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Yaacoobi 1

Heela Yaacoobi
Professor Orta
English-123-2028
11 May 2017

Reading Response 5

Since the election of Donald Trump as the president of the United States, people around

the globe have started to arrange walkouts, protests, and lectures on social issues that plague the

world today. Some successful examples of these assemblies include the Womens March, the

protest against the inauguration, and the May Day protests. These protests have sparked healthy

conversations and debates of the current social issues. However, if the social issue you are

interested in and want to bring attention to peaked over half a century ago, it is much harder to

stage a protest or organize a walk out. In Steer Towards Rock, the author, Fae Myenne Ng, uses

an aspect of realism, social critique, through the story of Jacks Paper Son journey to address the

social and political conditions that Chinese immigrants faced after the Chinese Exclusion Act of

1882. Her novel, as a whole, brings attention to the treatment and living conditions of Chinese

immigrants in San Francisco during the 1950s, and therefore functions in a similar way as a

protest or rally would. Moreover, Ngs novel addresses a part of history that is usually erased or

brushed over. Personally, I have not studied about the Chinese Exclusion Act in depth, and the

first time I heard about the Paper Sons program was when it was brought up in class this

semester. I was unaware of how much the Bay Area and the United States itself was impacted by

the Paper Sons program, It was determined that if every man who came forward was a citizen of

the US, each Chinese woman in San Francisco would have to have given birth to 800 boys

(Yee). By inventing this fictional story based on true events, Fae Myenne Ng used realism to

socially critique certain aspects of both Chinese and American culture.


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The novel opens up with the story of Jack Moons paper son experience. We are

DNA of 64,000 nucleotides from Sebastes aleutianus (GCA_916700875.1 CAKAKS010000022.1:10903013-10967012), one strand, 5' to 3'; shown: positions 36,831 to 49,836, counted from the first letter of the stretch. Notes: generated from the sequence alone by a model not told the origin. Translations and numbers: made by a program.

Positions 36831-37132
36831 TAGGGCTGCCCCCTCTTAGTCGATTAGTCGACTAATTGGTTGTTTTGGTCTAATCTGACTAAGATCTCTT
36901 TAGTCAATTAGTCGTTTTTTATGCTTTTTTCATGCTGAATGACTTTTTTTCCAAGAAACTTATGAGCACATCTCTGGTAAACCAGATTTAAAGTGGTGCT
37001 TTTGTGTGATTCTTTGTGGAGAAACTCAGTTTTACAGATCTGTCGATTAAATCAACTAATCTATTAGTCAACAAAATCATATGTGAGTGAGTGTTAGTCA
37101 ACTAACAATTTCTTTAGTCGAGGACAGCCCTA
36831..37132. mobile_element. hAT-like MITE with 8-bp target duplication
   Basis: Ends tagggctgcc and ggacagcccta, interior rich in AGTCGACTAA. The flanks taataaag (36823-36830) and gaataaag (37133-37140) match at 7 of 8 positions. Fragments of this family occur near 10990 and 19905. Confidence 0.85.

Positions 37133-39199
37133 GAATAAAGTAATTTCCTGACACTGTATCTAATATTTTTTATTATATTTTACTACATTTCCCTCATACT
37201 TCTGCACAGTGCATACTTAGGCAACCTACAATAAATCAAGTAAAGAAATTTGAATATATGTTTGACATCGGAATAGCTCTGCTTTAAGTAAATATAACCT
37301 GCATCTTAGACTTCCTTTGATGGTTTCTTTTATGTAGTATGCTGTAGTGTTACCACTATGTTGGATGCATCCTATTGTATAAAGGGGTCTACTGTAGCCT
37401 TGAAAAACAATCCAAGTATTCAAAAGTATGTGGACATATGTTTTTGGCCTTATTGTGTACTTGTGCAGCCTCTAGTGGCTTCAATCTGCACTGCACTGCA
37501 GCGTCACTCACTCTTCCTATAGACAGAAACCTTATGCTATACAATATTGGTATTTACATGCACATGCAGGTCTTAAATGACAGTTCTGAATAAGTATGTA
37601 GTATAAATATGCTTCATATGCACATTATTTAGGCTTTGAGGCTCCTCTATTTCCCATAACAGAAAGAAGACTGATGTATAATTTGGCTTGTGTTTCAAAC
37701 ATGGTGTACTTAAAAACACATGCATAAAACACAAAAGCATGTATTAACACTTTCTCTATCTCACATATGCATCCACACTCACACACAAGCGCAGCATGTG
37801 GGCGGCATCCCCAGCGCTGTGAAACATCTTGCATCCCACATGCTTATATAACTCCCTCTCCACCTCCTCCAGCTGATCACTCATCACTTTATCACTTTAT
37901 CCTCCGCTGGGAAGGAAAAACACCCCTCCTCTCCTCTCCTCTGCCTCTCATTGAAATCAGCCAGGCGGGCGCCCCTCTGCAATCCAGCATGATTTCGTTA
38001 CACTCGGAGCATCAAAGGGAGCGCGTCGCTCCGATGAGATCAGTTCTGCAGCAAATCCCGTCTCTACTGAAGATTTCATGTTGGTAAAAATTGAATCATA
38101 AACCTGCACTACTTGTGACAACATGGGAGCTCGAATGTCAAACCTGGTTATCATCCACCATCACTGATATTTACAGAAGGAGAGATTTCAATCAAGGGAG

immediately delved into a serious-toned recap of how Moon came to America and the process

that he had undergo to get there, "The Father brought the Szeto name and entered California as

the legal son of a gold miner...Who can say if he intended to send for his barren first wife, but

with the money he sent home I was bought into the family" (3). This quote subtly critiques

Americas laws banning Chinese immigrants and shows the paths that Chinese immigrants had to

take in order to seek a better life in America. After the railroads were built with the help of

Chinese labor, the United States basically wanted to send them back and erase their labor

contribution from the books. If we look at photos portraying the finished railroads, we see white

men dominating the photo, with a rare occurrence of a Chinese man in the background or on the

side. With this specific quote and story being on the first page, it seems like a lot of emotionally-

heavy material for the author to pile up on the reader. Nevertheless, this is crucial in translating

Ngs theme of critiquing Chinese and American culture. She does a good job of melding the two

cultures together to represent the actions and feelings that Moon probably had when trying to

assimilate in America, while at the same time being chained to a Chinese Paper Father. Yi-Tung

Szeto was the man I called Father but that was only my mouth in obedience. I was registered as

his son in the American courts and blessed As His Blood Born before the Ancestral Gods (7).

This quote helped to highlight the similarities that America and China held in regards to Jack

Moons true identities. Both lands were ignorant towards his social and economic struggles.

A woman in the same social and economic position as her partner will almost always end

up facing more hardships. Ilin, Jacks Paper Wife, came to America to a new husband who did

not love her; nevertheless, she had to bare him a child. She was faced with a whole new set of

obstacles that paper wives face after arriving to the new land. In Ilins case, she not only had to
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take her daughters needs in mind, but she also had to look out for the man who did not love her.

"Will I? A new plant becomes naturalized to a new land. Maybe my daughter hopes

naturalization will give me the safety to set root. Maybe my naturalization can give her a

sanctuary in trusting that her father will not be deported (190). Ng was adding another layer to

her social critique by telling Ilins side of the story, which added a sort of feminist aspect to the

portion of the novel that she narrated. The author also uses this quote to critique the United

States standing on illegal immigration. These thoughts can be seen as parallels to the thoughts

and daily worries of thousands of illegal immigrants in the United States.

Ng uses the realist aspect of social critique to highlight the theme of the struggles that

Chinese immigrants have to face in America after the Chinese Exclusion Act of 1882. Chinese

immigrants had to literally sell their bodies in order to seek a better life in America due to the

racist ideologies that were birthed after Chinese labor was exploited in the building of our

countrys railroad system. Because this subject is one that is often passed over in our history

books, Ng uses the story of Jack Moon and his paper wife Ilin to bring these issues to light in a

realist lense.

Works Cited

Ng, Fae Myenne. Steer Toward Rock . New York , NY , Hyperion, 2008.

Yee, Byron. Paper Son . FAQs - Paper Son, www.paperson.com/faqs.htm. Accessed 18 May

2017.